Autoantibodies and Cancer Association: the Case of Systemic Sclerosis and Dermatomyositis

David F. Fiorentino, Livia Casciola-Rosen

Research output: Contribution to journalReview articlepeer-review


Several rheumatic diseases have a perplexing association with cancer. Unraveling this mysterious connection is likely to provide deeper understanding regarding mechanisms governing the onset of both autoimmunity and cancer immunity, in addition to providing clinicians much needed guidance around whom and when to screen for occult malignancy. Systemic sclerosis (scleroderma) and dermatomyositis are two diseases in which the association with internal malignancy is well-described and can be considered as models from which to gain important insights that likely have broader applicability. The past 15 years have witnessed a striking acceleration in understanding how these two diseases are related to cancer emergence–an important crack in this inscrutable armor has been the discovery and characterization of disease-specific autoantigens that are closely tied with risk of cancer emergence. The best-described examples of this are antibodies against anti-RNA polymerase III (anti-POL3) and transcription intermediary factor 1-gamma (anti-TIF1γ). Patients with systemic sclerosis and cancer that are diagnosed within a short time interval of each other frequently have anti-POL3 antibodies. Antibodies against the minor spliceosome protein RNA-Binding Region Containing 3 (RNPC3) are also associated with increased cancer incidence in systemic sclerosis. Similarly, in the dermatomyositis spectrum, the majority of anti-TIF1γ-associated cancers are detected around the time of DM onset (most often within 1 year). Antibodies against Nuclear Matrix Protein 2 are also potentially associated with increased cancer emergence in dermatomyositis. The systemic sclerosis/anti-POL3 connection with close cancer onset led to the first experiments directly supporting the concept that rheumatic disease may in fact be a manifestation of cancer. It is now clear that studying these diseases through the lens of autoantibodies can reveal relationships and insights that would otherwise remain obscured. Extending these studies, new findings show that antibodies against RNA polymerase I large subunit are associated with protection against short interval cancers in anti-POL3-positive systemic sclerosis patients. These insights highlight the fact that autoantigen discovery related to cancer emergence remains an important priority; such new tools will enable the testing of specific hypotheses regarding mechanisms governing disease emergence and development of effective anti-tumor responses. Autoantibody phenotype will likely play an important role in the development of cancer screening guidelines that are critically needed by clinicians taking care of these patients. In this review, we will summarize the current state of knowledge regarding the different ways in which autoantibodies are connected with systemic sclerosis/dermatomyositis and malignancy and highlight potential paths forward.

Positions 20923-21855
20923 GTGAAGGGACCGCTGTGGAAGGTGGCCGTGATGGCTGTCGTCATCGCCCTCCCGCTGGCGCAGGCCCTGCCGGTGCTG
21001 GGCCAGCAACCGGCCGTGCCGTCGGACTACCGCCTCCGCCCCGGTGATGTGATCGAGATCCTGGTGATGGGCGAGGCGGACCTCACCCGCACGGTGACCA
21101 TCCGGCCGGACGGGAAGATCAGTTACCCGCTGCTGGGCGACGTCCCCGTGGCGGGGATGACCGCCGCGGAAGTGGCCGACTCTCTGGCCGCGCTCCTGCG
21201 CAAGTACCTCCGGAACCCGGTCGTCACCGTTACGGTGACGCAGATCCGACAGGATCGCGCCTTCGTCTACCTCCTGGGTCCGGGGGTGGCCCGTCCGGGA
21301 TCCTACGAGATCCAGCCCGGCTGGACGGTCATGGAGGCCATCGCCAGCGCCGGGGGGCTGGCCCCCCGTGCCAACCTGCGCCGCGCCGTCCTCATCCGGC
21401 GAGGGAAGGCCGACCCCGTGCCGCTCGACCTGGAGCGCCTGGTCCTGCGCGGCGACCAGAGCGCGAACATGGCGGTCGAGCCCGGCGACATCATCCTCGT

Original languageEnglish (US)
Pages (from-to)330-341
Number of pages12
JournalClinical Reviews in Allergy and Immunology
Issue number3
StatePublished - Dec 2022


  • Autoantibody
  • Autoimmunity
  • Cancer
  • Dermatomyositis
  • Scleroderma
  • Systemic sclerosis

ASJC Scopus subject areas

  • Immunology and Allergy


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